A recent lecture at the AHC by LeLand Roth, Professor of Architecture at U of O and a bow-tied Randy Gragg, editor of Portland Spaces, really made into flesh this remarkable Portland native. Not only did he design homes and their gardens, at the end of his career he designed installation spaces for museums. This is not so surprising as John eschewed the modern European model of great open interior spaces, choosing instead to lay out the home on various axis, so one could move from room to room creating an experience or a "sequence of revelations." He had a profound respect for the relationship of the home to it's site so it became an enhancement to the natural landscape and allow the residents to enjoy the landscape from the home, a mutual benefit.
Though not technically an architect, John Yeon designed 14 residences in the Portland area. One on SW Fairway known as Dr. Swan's home, was luckily on the most recent Street of Eames Tour. Another known as the Watzek House, was and is internationally recognized as a groundbreaking NW Contemporary style and has been featured in the Museum of Modern Art and numerous publications. Some of the innovations in this 1936 home were a natural ventilation system, double paned windows and an interior courtyard that created a micro climate for more delicate plants.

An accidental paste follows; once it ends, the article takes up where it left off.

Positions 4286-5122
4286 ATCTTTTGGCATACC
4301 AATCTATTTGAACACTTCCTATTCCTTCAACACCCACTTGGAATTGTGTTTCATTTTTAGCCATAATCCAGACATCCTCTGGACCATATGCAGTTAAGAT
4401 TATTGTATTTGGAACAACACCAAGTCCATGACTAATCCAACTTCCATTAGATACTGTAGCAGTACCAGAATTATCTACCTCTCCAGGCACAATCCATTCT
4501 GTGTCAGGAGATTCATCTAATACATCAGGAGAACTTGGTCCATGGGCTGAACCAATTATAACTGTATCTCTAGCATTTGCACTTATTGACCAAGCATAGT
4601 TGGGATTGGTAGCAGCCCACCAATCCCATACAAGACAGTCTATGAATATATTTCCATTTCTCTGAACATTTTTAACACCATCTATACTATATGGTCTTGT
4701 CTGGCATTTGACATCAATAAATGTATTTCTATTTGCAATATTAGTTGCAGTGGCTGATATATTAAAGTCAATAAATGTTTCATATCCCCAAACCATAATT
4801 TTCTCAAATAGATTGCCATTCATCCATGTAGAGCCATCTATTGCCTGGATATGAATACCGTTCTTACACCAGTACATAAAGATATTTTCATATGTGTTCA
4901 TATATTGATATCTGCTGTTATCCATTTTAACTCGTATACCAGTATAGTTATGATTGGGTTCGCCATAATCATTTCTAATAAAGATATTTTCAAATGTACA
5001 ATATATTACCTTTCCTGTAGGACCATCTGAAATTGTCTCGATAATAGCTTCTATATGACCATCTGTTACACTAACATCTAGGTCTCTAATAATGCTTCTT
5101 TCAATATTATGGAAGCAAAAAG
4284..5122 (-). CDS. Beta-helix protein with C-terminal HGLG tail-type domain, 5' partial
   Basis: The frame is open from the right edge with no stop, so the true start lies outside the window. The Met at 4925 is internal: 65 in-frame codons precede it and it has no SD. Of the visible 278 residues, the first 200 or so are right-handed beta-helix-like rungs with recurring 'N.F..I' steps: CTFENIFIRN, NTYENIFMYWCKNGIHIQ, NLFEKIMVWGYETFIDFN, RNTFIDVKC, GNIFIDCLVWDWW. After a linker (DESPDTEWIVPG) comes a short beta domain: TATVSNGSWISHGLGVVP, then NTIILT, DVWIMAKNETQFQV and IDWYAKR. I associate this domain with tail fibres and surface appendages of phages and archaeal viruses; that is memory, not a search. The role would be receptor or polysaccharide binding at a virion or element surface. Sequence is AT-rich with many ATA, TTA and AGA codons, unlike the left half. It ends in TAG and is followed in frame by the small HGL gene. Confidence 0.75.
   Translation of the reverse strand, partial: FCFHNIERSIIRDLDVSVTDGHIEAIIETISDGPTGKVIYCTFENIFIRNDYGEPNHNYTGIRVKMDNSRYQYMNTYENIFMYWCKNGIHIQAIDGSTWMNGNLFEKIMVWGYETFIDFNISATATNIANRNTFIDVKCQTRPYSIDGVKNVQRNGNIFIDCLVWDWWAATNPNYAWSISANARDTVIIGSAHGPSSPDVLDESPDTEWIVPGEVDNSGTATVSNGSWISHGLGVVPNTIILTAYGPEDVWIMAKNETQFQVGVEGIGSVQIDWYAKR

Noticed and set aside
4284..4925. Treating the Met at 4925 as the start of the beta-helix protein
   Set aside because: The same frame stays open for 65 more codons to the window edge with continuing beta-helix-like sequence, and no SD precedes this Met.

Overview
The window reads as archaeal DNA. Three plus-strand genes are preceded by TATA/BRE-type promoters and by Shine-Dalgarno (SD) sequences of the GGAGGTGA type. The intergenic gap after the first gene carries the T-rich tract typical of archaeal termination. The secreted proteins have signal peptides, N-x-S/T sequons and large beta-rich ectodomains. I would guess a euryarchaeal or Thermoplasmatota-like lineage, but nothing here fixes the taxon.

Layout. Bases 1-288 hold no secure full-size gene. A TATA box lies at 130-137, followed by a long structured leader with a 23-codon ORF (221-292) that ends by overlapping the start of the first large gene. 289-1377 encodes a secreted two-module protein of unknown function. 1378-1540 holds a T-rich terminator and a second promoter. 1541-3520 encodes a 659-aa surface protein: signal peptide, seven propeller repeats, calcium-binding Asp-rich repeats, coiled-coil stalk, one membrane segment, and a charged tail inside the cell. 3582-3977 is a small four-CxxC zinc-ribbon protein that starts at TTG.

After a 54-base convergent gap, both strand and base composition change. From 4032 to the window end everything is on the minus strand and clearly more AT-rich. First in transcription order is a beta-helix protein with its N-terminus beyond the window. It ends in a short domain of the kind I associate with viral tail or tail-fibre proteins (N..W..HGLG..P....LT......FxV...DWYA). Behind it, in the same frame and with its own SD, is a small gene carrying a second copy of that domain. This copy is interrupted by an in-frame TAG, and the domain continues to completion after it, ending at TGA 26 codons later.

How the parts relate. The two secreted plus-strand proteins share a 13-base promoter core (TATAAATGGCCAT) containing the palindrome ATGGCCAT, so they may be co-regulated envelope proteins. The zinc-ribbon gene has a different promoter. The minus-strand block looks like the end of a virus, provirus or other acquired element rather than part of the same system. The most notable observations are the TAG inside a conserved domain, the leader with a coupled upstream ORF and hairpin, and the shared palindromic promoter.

Yeon was one of the earliest stewards of the Oregon landscape when at age 21 he bought Chapman Point which looks towards Haystack Rock at Cannon Beach, by cashing in on an insurance policy to save a dance hall from being built on it. Much later in life, he bought 75 acres on the Washington side of the gorge, saving the direct view of Multnomah Falls from looking at a probable industrial site. He then landscaped the area known as "The Shire" over the course of three decades in a naturalistic manner to provide even more striking views of the falls. It is said that a visit to this area by Nancy Russell was an impetus for her creating Friends of the Gorge, saving it from development. John had made several appointments for Nancy and her husband to visit The Shire, only to cancel them. When at last the appointment was kept, and a full moon rose over the gorge on a lovely temperate evening, Nancy believed that John had simply been waiting for all the elements to be in place for the perfect viewing.
Both The Shire and the Watzek house have been donated to the University of Oregon by the John Yeon Trust. Hopefully there will be an upcoming book about this remarkable man.